Honoring Martin Luther King Jr.

Olivia Sobkowicz, Staff Writer

January 17th is so much more than a day that we get off or a day spent stressing and worrying about the next day’s tests and quizzes. On January 17th, the nation celebrates Martin Luther King Jr. Day. On January 13th, NDP honors the day and King with a prayer service. Honoring this revolutionary leader and his many important contributions to our world and history are extremely important. He inspired the nation then, and he continues to inspire us to this very day. From the Montgomery Bus Boycott in 1955 to the March on Washington in 1963, he played an important role in ending legal segregation in the United States and inspired so many to continue the work, even after he passed away.  

After all that Martin Luther King Jr. has done, we remember one thing from his life more than anything: his “I Have a Dream” Speech. On August 28, 1963, over 200,000 people of all colors came to Washington for the March on Washington for Jobs and Freedom. Lead by King, they walked the Lincoln Memorial, and he delivered his famous speech. One hundred years after President Lincoln signed the Emancipation Proclamation, hundreds of thousands of people gathered together to try  to change their nation for the better once again. These people, from all different walks of life, stood there and listened as he talked about the nation that everyone hoped for. During this speech, King declared, “I still have a dream. It is a dream deeply rooted in the American dream. I have a dream that one day this nation will rise up and live out the true meaning of its creed. We hold these truths to be self-evident that all men are created equal. I have a dream that one day out in the red hills of Georgia the sons of former slaves and the sons of former slaveowners will be able to sit down together at the table of brotherhood. I have a dream that one day even the state of Mississippi, a state sweltering with the heat of oppression, will be transformed into an oasis of freedom and justice. I have a dream that my four little children will one day live in a nation where they will not be judged by the color of their skin but by their character. I have a dream today. I have a dream that one day down in Alabama, with its vicious racists, with its governor having his lips dripping with the words of interposition and nullification; that one day right down in Alabama little black boys and black girls will be able to join hands with little white boys and white girls as sisters and brothers. I have a dream today. I have a dream that one day every valley shall be engulfed, every hill shall be exalted, and every mountain shall be made low, the rough places will be made plains and the crooked places will be made straight and the glory of the Lord shall be revealed, and all flesh shall see it together.” His dream and the dream of all Americans and everyone in the world is still in the process, but we can continue to work for it.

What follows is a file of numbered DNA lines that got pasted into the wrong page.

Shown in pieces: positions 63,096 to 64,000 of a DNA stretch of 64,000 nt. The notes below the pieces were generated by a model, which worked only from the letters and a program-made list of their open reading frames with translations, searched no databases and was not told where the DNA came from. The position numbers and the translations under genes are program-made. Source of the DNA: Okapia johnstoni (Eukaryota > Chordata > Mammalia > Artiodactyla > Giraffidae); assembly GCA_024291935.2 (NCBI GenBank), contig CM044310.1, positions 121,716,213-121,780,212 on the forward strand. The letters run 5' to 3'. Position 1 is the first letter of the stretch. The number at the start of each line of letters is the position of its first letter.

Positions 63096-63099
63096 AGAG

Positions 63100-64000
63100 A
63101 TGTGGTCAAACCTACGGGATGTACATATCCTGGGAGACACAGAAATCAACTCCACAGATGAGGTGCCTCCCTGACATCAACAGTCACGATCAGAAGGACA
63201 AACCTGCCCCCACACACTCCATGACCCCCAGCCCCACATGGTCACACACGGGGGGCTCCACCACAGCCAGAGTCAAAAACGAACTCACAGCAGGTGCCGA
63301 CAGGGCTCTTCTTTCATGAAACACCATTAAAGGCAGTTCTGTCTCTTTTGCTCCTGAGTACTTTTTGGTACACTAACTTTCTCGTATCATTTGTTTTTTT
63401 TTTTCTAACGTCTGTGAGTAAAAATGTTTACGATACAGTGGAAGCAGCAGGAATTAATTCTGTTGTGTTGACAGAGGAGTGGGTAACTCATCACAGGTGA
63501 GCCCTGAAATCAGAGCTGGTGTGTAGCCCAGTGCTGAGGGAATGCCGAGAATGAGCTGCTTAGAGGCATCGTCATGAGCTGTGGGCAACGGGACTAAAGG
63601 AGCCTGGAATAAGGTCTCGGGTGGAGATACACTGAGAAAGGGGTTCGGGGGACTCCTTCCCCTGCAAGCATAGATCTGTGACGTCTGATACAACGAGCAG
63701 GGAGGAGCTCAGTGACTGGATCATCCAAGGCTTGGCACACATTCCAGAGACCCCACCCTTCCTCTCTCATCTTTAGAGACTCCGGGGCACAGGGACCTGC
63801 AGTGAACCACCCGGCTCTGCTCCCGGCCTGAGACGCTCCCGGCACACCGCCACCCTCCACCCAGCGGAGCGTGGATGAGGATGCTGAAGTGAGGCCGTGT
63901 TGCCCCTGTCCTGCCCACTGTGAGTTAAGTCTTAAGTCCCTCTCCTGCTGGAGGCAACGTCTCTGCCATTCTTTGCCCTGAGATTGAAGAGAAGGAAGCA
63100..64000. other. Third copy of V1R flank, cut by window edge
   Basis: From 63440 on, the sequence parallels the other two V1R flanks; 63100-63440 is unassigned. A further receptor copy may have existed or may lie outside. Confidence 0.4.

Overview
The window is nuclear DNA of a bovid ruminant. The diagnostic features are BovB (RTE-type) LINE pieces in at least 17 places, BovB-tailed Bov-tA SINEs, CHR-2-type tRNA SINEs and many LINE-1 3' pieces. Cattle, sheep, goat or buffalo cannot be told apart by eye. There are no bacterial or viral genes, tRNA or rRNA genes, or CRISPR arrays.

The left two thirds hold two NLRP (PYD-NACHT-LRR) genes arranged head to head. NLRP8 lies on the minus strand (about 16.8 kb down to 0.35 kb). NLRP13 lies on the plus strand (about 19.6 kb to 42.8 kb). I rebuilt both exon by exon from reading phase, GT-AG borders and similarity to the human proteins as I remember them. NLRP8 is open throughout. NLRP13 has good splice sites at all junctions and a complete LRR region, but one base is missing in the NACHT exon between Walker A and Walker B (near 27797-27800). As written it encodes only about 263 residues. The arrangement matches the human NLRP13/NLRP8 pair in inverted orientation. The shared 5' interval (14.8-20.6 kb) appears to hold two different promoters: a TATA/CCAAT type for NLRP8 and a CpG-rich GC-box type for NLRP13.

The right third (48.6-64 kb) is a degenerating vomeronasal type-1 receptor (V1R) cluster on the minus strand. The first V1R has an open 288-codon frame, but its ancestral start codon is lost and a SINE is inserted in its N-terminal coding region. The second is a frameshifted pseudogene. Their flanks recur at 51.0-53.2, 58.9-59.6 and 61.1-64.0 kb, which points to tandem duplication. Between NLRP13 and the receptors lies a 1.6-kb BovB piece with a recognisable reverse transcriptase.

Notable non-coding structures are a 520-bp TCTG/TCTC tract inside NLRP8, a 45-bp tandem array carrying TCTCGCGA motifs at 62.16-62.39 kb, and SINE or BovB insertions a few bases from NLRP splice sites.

From Georgia to NDP, here on Hampton Lane, we are working to achieve this great man’s, and that of the rest of the nation who followed him to those steps over a hundred years ago, dream. MLK Day honors both Martin Luther King Jr., who inspires us to change the world, and the dream that we are all striving to achieve.  


King Jr., Martin Luther. “Martin Luther King Jr.: I Have a Dream Speech.” 
     U.S. Embassy & Consulate in the Republic of Korea, U.S. Embassy, 28 Aug. 
     1963, kr.usembassy.gov/education-culture/infopedia-usa/ 
     martin-luther-king-jr-dream-speech-1963/. Accessed 16 Dec. 2021.